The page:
Conservatorship involves several rights and duties of parents, including decisions about schooling; medical, dental treatment, psychiatric care and who determines where the children live. If one parent is named sole managing conservator, she makes all the major decisions. Joint managing conservatorship is presumed to be in the children’s best interest by Texas statute. With joint managing conservators, rights and duties may be independent, shared or the exclusive right of one parent. Shared custody means the parents share parental rights and duties and the children have two homes. Split custody means there are at least two children and each parent has full custody of at least one child.
2. Possession and Access.
Possession and access refer to when each parent has actual physical possession of the children. Texas has two possession and access schedules: standard and extended. Standard possession means the non-custodial parent has access to the children for two hours on Thursday from 6 to 8 p.m., the first, third and fifth week-ends of each month beginning and ending at 6 p.m., shared time during holidays and one month during the summer. Extended possession means the children may come straight from school on Thursday and stay overnight with the non-custodial parent who returns them to school Friday morning. In the case of children under three, the non-custodial parent should have frequent and regular contact with his infant. Visits should last about two hours (but not overnight), and on a regular basis.
3. Factor Involved in Determining Child Custody and Possession.
Texas courts consider many factors when making custody and possession determinations. These include the age, developmental status and circumstances of the child, their needs and the child’s best interest. Also, the circumstances of both parents and other relevant factors are considered, including the preference of children over twelve.
4. Best Interest of the Child.
The Texas Family Code states that the best interest of the child shall always be the primary consideration of the court in determining the issue of custody and possession. Factors Texas courts use to determine best interest of the child include the type of home each parent maintains, the distance between the two homes, each parent’s ability to care for their children, whether the parents can cooperate in raising their children, each parent’s financial situation and the child’s preference if over twelve. Courts look with disfavor on any parent with a history of family violence, criminal behavior or drug abuse.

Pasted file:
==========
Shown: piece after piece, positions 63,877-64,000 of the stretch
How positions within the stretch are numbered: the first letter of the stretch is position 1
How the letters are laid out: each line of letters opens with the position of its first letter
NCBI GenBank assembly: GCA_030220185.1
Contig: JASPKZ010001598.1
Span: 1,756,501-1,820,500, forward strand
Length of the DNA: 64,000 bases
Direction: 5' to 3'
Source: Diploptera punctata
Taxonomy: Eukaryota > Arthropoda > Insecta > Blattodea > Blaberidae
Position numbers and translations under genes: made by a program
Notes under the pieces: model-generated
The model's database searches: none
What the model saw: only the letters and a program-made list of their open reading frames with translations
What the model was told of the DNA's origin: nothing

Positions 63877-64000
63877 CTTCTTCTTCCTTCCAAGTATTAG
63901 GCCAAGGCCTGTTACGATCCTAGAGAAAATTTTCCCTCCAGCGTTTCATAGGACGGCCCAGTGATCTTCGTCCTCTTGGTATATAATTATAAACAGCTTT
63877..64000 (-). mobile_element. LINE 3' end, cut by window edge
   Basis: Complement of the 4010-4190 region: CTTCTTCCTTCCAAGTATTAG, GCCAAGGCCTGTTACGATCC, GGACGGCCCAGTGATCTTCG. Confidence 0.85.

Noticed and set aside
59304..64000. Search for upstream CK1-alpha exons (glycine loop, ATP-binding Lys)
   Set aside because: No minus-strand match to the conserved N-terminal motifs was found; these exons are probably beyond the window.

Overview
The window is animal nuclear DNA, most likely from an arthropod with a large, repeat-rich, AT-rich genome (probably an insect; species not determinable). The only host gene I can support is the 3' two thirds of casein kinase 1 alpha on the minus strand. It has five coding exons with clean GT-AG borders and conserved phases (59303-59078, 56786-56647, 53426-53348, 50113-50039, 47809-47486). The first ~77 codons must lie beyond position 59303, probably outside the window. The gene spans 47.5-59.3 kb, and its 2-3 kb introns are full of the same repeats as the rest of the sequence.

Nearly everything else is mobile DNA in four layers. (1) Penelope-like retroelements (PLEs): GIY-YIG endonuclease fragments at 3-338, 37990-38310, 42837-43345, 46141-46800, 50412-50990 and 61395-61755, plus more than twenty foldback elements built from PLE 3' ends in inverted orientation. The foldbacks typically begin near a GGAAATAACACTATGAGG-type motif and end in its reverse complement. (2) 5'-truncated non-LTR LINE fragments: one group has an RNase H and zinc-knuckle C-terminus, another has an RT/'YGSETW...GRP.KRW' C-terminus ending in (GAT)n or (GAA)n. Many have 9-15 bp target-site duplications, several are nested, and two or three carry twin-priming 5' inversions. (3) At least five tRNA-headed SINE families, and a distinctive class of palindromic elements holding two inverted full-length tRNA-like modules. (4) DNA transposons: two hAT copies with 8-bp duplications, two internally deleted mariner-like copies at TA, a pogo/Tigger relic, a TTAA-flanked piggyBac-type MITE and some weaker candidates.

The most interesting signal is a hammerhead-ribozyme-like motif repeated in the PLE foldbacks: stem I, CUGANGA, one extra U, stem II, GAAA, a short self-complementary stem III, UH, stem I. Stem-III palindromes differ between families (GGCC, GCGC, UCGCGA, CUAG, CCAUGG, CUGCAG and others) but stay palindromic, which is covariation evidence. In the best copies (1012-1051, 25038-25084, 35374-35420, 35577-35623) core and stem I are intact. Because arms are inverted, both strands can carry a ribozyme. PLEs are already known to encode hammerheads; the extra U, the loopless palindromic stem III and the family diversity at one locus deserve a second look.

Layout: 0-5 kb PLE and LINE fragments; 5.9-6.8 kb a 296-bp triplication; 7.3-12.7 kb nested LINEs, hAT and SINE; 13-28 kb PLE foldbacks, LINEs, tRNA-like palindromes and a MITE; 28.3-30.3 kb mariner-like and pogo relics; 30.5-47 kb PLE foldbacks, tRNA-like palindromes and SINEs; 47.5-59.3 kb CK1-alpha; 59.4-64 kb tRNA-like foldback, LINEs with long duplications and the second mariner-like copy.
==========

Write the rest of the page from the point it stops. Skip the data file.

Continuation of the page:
5. Rights and Duties of Joint Conservators.
Generally, joint custody of a child includes the shared right to receive information about the health, education and welfare of the child; access to medical, dental and psychological records of the child; the right to talk with a physician, dentist or psychologist about the child; the right to talk to school officials about the child; to consent to noninvasive medical, dental, and psychiatric procedures; the right to attend school activities; the right to make decisions about education; the right to guide the child in religious values and the right to authorize surgical treatment during an emergency involving an immediate danger to the child. One joint conservator will have the right to determine the residence of the child and the right to receive child support. If one parent is granted sole managing conservatorship of the child, she makes all major decisions.
6. Why Courts Award Sold Managing Conservatorship.
There are several reasons courts may award sole managing conservatorship to one parent. If one parent has a history of family violence or neglect; a history of drug abuse, alcohol abuse or criminal activity; the parent has been absent from the child’s life or there is a history of extreme conflict between the parents over educational, medical or religious values, the courts will generally award sole managing conservatorship to the other parent.
7. If Child Support is Not Paid, Can You Refuse Visitation?
No. Child support and visitation are independent rights and duties. The court may take into consideration the status of child support payments and how often visitation is actually being exercised when setting child support payments, but a judge or a parent cannot refuse to allow visitation solely because a parent is not paying child support.